The infamous Brexit Bus is now being used to promote a fintech startup

The infamous Brexit Bus is now being used to promote a fintech startup
Credit: Paul Clarke Photography

Remember the Brexit Bus? During the fraught campaigning surrounding the UK’s referendum on its EU-membership, the Vote Leave campaign hired a bus, and plastered on it the words “We send the EU £350 million a week. Let’s fund our NHS instead.

They didn’t realize it at the time, but this would come to symbolize the fact-free nature of the Leave campaign.

For starters, there was no £350 million; when you subtract the UK’s rebate, the real figure is much lower. And courtesy of higher costs following the post-Brexit drop in the pound, and the troubling matter of the “divorce bill,” it seems unlikely any more money is heading to the UK’s beleaguered health service.

And now, the Brexit Bus has found a new lease of life with UK challenger bank Monese behind the wheel. The company hired it to celebrate its expansion to mainland Europe, and is offering €350 million in fee-free money transfers between its UK and Eurozone accounts.

The side of the bus now reads “Send €350 million with zero fees. UK and EU banking for everyone.” On the rear and passenger-door side of the vehicle, it also says “#FreeMovement,” although this presumably refers to money, not people.

Credit: Paul Clarke Photography

Monese plans to tour the bus across Europe, with the first stop after London being Paris.

The company opened Eurozone accounts to existing customers last month, and since then, over 6,000 euro-denominated accounts have been opened. It says 50 different nationalities now hold both a UK and Eurozone-based Monese account.

Monese launched in 2015, and is one of several mobile-only banks based in the UK, including Starling Bank, Atom Bank, and Monzo.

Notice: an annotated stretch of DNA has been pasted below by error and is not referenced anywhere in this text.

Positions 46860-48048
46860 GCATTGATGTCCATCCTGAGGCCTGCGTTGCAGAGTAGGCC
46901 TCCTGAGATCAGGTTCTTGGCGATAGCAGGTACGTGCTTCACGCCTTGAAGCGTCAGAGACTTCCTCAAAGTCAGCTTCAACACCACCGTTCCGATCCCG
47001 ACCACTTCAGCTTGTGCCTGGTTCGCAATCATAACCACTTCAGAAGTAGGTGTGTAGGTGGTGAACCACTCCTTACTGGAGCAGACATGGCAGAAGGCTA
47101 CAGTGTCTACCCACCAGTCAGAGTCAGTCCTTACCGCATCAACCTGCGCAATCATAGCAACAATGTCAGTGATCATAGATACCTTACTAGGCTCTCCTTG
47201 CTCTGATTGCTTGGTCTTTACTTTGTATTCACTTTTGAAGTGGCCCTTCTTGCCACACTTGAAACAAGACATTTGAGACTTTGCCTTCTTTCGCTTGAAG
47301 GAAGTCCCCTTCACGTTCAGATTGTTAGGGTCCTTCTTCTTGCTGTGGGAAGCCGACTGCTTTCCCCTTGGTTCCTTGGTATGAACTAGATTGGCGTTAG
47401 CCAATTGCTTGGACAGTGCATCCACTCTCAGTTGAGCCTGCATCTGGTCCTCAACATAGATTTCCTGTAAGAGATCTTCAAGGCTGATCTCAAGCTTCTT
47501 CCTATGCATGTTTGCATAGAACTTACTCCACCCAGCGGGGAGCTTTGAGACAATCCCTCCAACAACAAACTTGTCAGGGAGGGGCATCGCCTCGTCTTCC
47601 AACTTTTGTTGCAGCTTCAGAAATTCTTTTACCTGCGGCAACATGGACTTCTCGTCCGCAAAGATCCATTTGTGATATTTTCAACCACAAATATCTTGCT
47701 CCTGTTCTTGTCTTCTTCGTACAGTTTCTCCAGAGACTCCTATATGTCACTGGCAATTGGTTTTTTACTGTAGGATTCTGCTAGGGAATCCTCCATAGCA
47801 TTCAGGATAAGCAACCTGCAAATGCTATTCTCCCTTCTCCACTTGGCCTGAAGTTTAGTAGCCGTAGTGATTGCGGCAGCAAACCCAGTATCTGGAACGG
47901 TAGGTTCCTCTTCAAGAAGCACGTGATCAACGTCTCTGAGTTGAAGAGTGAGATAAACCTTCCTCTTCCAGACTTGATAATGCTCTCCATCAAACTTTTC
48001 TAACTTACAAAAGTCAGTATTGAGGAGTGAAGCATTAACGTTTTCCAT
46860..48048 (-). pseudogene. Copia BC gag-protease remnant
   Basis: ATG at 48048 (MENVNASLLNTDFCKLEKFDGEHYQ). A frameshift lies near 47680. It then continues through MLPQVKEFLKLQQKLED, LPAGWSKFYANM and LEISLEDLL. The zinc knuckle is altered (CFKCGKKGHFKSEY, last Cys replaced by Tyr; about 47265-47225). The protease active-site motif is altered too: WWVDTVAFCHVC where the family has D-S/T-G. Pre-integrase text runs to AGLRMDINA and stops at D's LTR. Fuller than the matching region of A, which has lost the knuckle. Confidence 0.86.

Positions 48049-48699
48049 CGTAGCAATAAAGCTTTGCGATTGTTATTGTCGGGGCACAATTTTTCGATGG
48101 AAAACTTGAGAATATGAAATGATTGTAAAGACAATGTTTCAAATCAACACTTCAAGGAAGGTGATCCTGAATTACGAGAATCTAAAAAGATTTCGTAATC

Customers sign up by taking a picture of their IDs, along with a video selfie to verify their identity. Should they wish, they can open a UK and Eurozone bank account at the same time.

This is pretty handy for people who work across borders. Airline personnel, for example, who often have to open bank accounts in countries other than their own in order to receive salaries. The company says that 75 percent of its UK accounts and 30 percent of its Eurozone accounts are used to receive paychecks.

In a statement, Monese founder and CEO Norris (Nigel + Boris = Norris?) Koppel said, “Our expansion is aimed at breaking down financial barriers when crossing borders within the EU, by providing a simple way to manage your money on the go. We believe that people should be able to live, travel, and work freely, without the administrative burdens and restraints of legacy financial systems.”

You can check out Monese here. And while you’ll be able to transfer money fee-free for a while, Monese is sadly unable to do anything about the cratering value of the post-referendum pound. Sorry about that.

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